Tuesday, April 12, 2011

Feather Biscuits

Because my niece-in-law mentioned them, (thanks, Kristina!) and because I've never used that recipe before, I decided "Feather Biscuits" would be on tonight's menu.

At some point I may be a little more organized and actually create a menu out of the recipes in the "Home Cooked Heritage" cookbook, but for now I'm winging it. Hense, the feather-recipe. Haha!

Feather Biscuits, submitted by: Diane D.

Says Diane, This recipe came from my Aunt Sandi and is one of my favorites. We always eat biscuits and gravy Christmas morning. Try these and you'll know why they're my favorites.

2 c. flour

1 t. sugar

1/2 c. shortening

2/3 c. milk

1/2 t. salt

4 t. baking powder

1 egg

Combine dry ingredients. Cut in shortening. Mix egg and milk together and add to dry ingredients all at once. Stir until dough just follows fork around the bowl. Turn out on lightly floured board and knead tenderly about 20 strokes. Roll out 3/4 inch thick. Cut and bake on ungreased sheet at 450 for 10-14 minutes.

Ok, first of all, since I was looking for ways to use up leftover roast and potatoes, I turned the leftovers out into a large rectangular casserole and dropped the biscuits on top.

So, there was no rolling involved. I will give them another shot and roll them, I promise.

So, the verdict? These are amazing!! Thanks, Diane, the entire family thought they were better than my regular biscuits. (Mine does not include an egg. I think that makes all the difference!)

Denise, if you are reading this, try this recipe for your rendition of R.L.'s Cheddar biscuits. These are awesome!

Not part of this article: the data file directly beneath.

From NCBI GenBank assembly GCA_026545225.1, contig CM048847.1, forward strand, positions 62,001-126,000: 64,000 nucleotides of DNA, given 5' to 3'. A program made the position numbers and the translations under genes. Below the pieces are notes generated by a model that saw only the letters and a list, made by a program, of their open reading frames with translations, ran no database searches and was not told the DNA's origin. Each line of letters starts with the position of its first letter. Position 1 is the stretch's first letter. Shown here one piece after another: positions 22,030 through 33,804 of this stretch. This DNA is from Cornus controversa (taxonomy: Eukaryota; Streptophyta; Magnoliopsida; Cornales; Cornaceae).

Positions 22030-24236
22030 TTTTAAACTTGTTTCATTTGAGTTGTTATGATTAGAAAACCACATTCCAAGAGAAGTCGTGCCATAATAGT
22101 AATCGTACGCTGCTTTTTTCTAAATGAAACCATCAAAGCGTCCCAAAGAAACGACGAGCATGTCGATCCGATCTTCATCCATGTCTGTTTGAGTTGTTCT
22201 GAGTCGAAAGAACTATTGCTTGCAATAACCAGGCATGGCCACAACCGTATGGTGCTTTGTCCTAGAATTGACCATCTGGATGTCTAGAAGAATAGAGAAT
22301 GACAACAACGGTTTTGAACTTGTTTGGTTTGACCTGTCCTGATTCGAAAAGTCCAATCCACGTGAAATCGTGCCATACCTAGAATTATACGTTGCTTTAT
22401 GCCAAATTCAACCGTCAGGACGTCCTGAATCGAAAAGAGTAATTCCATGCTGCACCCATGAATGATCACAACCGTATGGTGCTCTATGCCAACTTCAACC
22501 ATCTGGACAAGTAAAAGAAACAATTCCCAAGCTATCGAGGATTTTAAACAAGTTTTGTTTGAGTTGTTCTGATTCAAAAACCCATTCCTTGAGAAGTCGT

Monday, April 11, 2011

Durrant Family Cookbook: Fruit Cocktail Cake

Have any of you seen "Julie and Julia?" It's the story of an adventurous lady who decides to recreate all the recipes in Julia Child's cookbook, Joy of Cooking.

She blogs about her successes and failures. I've decided that I will do the same thing.

I have an amazing cookbook created by my relatives. It's a collection of family favorites from aunts, cousins, grandmothers and great-grandmothers. I have several cousins who have expressed an interest in obtaining a copy on line.

While my uncle has access to several physical copies, I thought it would be fun to try recipes at home, then blog about my successes or failures, tips and tweakings.

Because I try to keep my blog anonymous, I will post page numbers of the cookbook and first names only of the submitting cook.

Here is the first: Fruit Cocktail Cake by: Carolyn C. (My Mom!)

It appears on page IX-8 of the cookbook.

Stir together: 1 1/2 c. sugar, 2 c. flour, 2 t soda, pinch salt and 2 well beaten eggs and 1 #303 fruit cocktail and juices. Pour into greased 9x13" pan. Sprinkle top with 1/2 c. brown sugar, 1/2 c. nuts. Bake for 1 hour at 325. While baking, mix icing up: 3/4 c. sugar, 2/3 c. milk, 1 c. butter. Boil 5 minutes and add 1/2 c. coconut, 1 t vanilla and pour over hot cake.

Editor's comments: I didn't open a can of fruit cocktail, I had a can of cranberry jelly, half a jar of pluots and some leftover crushed pineapple in the fridge. I threw these in the batter instead of the fruit cocktail.

I have a daughter who isn't a big fan of nuts, so I just tossed some halved pecans on top with the brown sugar, so that Chels could pick them out.

This was a hit with everyone! The caramel-ly flavors and texture, with coconut was more like a spice cake with German-type frosting than a cake with fruit in it.

I will definitely do this one again. I think using any jar of fruit would be very tasty!


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